I didn’t know what those signs were that blinked on and off, or why the music in the credits seemed broken. I didn’t know why the animation looked so different than the Bugs Bunny cartoons or even the Hanna-Barbera stuff. In retrospect I love the fact that William Conrad was narrating the stories, his voice burrowing into my earliest memories - but it was probably a fallow time for him, radio having evaporated and the triumphant return to TV still years away.

But. I do recall the moans and lamentations of animation geeks when the project was announced; of course they hated everything about it. Childhood ruined, etc. A classic traduced, etc. Turns out it’s not only respectful of the source material, it performs that neat little trick of improving on it in every possible way. And it has the best Bill Clinton joke of 2014. Plus, Patrick Warbuton’s Voice of Awesomeness. It’s not even in my top ten computer-animated movies but I’ll defend it at length, because the original was poorly-drawn cheapo animation with a cross-eyed stupid kid, and the movie makes him a kid who galvanizes Presidents with a speech about the virtues of canines that leads naturally into a Kirk Douglas appearance. I mean, c’mon. Who could hate it? Who could look at all this talent and ingenuity and get all undie-bundled because the original was an example of the Total TV flat crude aesthetic? Animation geeks, that’s who.

Bonus: at the end. Tiny, but he's there.

Anyway, Netflix says I might like Marco Polo. I’ll let you know.

UPDATE: Oh, I did.


Still Life (With Pallette)

How that ancient piece of wood came to rest in the second floor lobby area, or where it was before all those years: who knows.




No town e'er prospered what called itself Minor Falls, as the saying goes. And no one who has photomanipulation programs ever stopped with one filter when there were seven more to apply:


Of course it's a WPA building,

This has a bit too much detail for Brutalism - really - but the effect is the same. Looks like they slapped Giordi's VISOR over the lower stories. Who thought this would be inviting? Scurry in, shoppers! Cower under the might of the overhanging protrusion!


Oh, it gets better.

For lease! I wonder why.

If you were to give downtown a building for interring the ashes of bygone merchants, I don't know how you'd do it differently:

At least the trim is painted, which tells you they care. Indeed, it seems to be a theme:


If you'd taken people from the early decades of the previous century and shown them this, they'd wonder what was wrong with us. At least the front hasn't been stripped, and it looks like that's some old metal facade addition from the era of Metal Facade Additions. They didn't do the black store front because . . . perhaps because he just did his own a few years ago and wasn't going to pay for it again. Besides, it set his store apart.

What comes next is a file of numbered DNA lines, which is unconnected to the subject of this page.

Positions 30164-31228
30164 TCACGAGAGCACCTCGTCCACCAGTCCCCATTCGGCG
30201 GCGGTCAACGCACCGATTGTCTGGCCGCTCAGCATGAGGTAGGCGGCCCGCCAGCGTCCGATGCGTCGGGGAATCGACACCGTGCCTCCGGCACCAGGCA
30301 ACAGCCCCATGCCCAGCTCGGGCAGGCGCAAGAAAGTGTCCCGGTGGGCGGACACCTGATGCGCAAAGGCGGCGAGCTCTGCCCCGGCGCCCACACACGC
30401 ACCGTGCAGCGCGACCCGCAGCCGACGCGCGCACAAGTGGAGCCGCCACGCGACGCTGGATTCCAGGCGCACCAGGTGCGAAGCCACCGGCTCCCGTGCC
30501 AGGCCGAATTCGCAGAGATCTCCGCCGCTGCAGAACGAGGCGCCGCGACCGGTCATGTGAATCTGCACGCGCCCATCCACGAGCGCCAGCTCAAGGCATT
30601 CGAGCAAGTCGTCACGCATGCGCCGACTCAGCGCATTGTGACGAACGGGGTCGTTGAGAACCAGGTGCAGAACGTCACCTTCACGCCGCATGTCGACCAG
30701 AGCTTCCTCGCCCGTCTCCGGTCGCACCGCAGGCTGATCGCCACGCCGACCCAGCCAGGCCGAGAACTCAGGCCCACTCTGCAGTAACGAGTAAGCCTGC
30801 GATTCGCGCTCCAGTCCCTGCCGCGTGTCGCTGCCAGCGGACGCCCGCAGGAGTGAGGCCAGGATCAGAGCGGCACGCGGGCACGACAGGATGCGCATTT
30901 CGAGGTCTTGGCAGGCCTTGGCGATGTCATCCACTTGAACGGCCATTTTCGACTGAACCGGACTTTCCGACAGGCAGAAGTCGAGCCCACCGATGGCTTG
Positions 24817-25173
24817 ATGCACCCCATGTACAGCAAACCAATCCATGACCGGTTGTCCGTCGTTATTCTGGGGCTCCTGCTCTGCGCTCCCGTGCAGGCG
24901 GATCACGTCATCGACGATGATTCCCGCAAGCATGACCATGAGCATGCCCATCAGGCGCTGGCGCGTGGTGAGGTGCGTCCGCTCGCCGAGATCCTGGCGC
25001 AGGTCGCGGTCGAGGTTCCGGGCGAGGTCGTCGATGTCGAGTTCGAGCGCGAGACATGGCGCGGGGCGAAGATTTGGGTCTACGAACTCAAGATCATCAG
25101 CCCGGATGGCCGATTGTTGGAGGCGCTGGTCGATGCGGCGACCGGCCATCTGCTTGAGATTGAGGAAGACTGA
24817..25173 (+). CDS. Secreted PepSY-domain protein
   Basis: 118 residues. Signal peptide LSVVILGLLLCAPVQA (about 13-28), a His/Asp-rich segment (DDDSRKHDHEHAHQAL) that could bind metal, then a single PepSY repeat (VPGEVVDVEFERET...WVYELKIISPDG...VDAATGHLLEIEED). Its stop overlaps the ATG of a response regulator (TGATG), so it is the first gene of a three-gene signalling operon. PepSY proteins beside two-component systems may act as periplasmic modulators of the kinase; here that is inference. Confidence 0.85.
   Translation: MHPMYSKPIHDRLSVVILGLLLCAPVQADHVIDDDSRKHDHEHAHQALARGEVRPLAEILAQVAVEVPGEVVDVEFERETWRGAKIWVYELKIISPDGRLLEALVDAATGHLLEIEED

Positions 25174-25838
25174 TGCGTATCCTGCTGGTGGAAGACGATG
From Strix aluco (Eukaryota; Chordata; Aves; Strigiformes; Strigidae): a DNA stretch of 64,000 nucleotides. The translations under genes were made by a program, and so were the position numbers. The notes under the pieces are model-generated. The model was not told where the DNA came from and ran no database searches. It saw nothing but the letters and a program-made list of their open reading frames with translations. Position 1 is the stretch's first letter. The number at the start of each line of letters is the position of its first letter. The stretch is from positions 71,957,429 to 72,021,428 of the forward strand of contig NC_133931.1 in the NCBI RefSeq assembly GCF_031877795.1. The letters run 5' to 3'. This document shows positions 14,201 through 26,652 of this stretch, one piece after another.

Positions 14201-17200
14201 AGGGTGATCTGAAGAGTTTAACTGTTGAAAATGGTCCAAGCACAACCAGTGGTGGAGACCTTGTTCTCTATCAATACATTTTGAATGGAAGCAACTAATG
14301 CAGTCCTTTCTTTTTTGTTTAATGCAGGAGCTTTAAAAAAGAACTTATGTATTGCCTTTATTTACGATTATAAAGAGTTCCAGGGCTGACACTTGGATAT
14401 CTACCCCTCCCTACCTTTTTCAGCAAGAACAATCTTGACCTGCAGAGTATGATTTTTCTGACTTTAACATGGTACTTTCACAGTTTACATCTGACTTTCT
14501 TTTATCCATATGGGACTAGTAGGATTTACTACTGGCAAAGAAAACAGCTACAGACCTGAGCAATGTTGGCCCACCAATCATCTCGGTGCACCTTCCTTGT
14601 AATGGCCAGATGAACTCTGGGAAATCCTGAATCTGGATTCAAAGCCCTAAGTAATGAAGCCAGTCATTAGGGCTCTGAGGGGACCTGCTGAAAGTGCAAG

The streets are so wide it's hard to zoom in and see what it used to be; I'd bet there are holes in that black surface where the sign anchors were embedded.

Oh, no. I feel horrible for the town now. This is never good.

Recently sold; newspaper says: "According to a release from MFU, at one time Times Square was the home of 23 shops and two restaurants. Now, four businesses operate inside."

All across the country in the 70s and 80s downtowns tried this. The downtown mall! And the merchants signed up and there was a popcorn kiosk and a candle store and a stationery store and the teens went down on Saturdays and it was cool and then . . . then the stores started to trickle out, and it was sad and no one went. Eventually they sit like black holes sucking the life out of the entire block.


I don't think it's open any more.

We are, however, in an era where they keep signs like these after the stores are gone, to give the downtown a sense of history. Here's the cool old thing we used to be!


Buildings like these are always welcomed at the time: a sign of faith in downtown, a new day, a strong presence, and so on.

And now they just remind you that 1973 was one of the longest years ever. It ever goes away.



I don't have to google to know what this was. You know what it was, right?

Had to be the big department store; had to have hit everyone in the solar plexus when it closed.

The last gasp of classicism, coupled with the rise of kitschy modernism: now and then they got it right.


Finally, a classic - intact and alive.

The cornice made it almost one and a quarter century, but eventually you got to send a guy up to fix the brick.

Here's the town: have a stroll. (The building below is slated to be overhauled into a boutique hotel.)



As long as we're at it, a little Fargo as well. See you around!